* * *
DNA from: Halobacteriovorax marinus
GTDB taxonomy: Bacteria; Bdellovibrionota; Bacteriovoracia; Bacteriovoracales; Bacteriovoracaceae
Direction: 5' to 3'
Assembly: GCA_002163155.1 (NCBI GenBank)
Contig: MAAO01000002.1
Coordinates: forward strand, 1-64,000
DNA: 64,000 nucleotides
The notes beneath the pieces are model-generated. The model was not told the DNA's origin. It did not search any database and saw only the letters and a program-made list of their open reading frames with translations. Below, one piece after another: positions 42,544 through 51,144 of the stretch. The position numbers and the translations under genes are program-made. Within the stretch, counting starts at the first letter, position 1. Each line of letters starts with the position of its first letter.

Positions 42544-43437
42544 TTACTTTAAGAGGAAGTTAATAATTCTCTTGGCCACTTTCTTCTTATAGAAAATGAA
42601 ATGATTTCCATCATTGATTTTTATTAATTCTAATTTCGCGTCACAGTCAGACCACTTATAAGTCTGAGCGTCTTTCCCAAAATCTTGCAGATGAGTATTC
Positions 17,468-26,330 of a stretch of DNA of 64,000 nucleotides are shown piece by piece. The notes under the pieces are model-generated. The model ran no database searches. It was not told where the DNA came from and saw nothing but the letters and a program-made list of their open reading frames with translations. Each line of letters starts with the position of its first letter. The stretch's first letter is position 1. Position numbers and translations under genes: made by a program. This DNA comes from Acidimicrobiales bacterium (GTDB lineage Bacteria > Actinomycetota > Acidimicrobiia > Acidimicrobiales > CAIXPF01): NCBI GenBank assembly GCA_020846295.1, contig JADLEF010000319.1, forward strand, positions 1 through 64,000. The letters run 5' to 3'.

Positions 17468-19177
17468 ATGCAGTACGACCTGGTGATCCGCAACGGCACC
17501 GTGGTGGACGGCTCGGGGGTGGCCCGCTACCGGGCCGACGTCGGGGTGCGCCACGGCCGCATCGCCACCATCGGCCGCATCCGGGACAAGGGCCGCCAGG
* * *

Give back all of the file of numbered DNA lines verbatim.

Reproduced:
DNA from: Halobacteriovorax marinus
GTDB taxonomy: Bacteria; Bdellovibrionota; Bacteriovoracia; Bacteriovoracales; Bacteriovoracaceae
Direction: 5' to 3'
Assembly: GCA_002163155.1 (NCBI GenBank)
Contig: MAAO01000002.1
Coordinates: forward strand, 1-64,000
DNA: 64,000 nucleotides
The notes beneath the pieces are model-generated. The model was not told the DNA's origin. It did not search any database and saw only the letters and a program-made list of their open reading frames with translations. Below, one piece after another: positions 42,544 through 51,144 of the stretch. The position numbers and the translations under genes are program-made. Within the stretch, counting starts at the first letter, position 1. Each line of letters starts with the position of its first letter.

Positions 42544-43437
42544 TTACTTTAAGAGGAAGTTAATAATTCTCTTGGCCACTTTCTTCTTATAGAAAATGAA
42601 ATGATTTCCATCATTGATTTTTATTAATTCTAATTTCGCGTCACAGTCAGACCACTTATAAGTCTGAGCGTCTTTCCCAAAATCTTGCAGATGAGTATTC
Positions 17,468-26,330 of a stretch of DNA of 64,000 nucleotides are shown piece by piece. The notes under the pieces are model-generated. The model ran no database searches. It was not told where the DNA came from and saw nothing but the letters and a program-made list of their open reading frames with translations. Each line of letters starts with the position of its first letter. The stretch's first letter is position 1. Position numbers and translations under genes: made by a program. This DNA comes from Acidimicrobiales bacterium (GTDB lineage Bacteria > Actinomycetota > Acidimicrobiia > Acidimicrobiales > CAIXPF01): NCBI GenBank assembly GCA_020846295.1, contig JADLEF010000319.1, forward strand, positions 1 through 64,000. The letters run 5' to 3'.

Positions 17468-19177
17468 ATGCAGTACGACCTGGTGATCCGCAACGGCACC
17501 GTGGTGGACGGCTCGGGGGTGGCCCGCTACCGGGCCGACGTCGGGGTGCGCCACGGCCGCATCGCCACCATCGGCCGCATCCGGGACAAGGGCCGCCAGG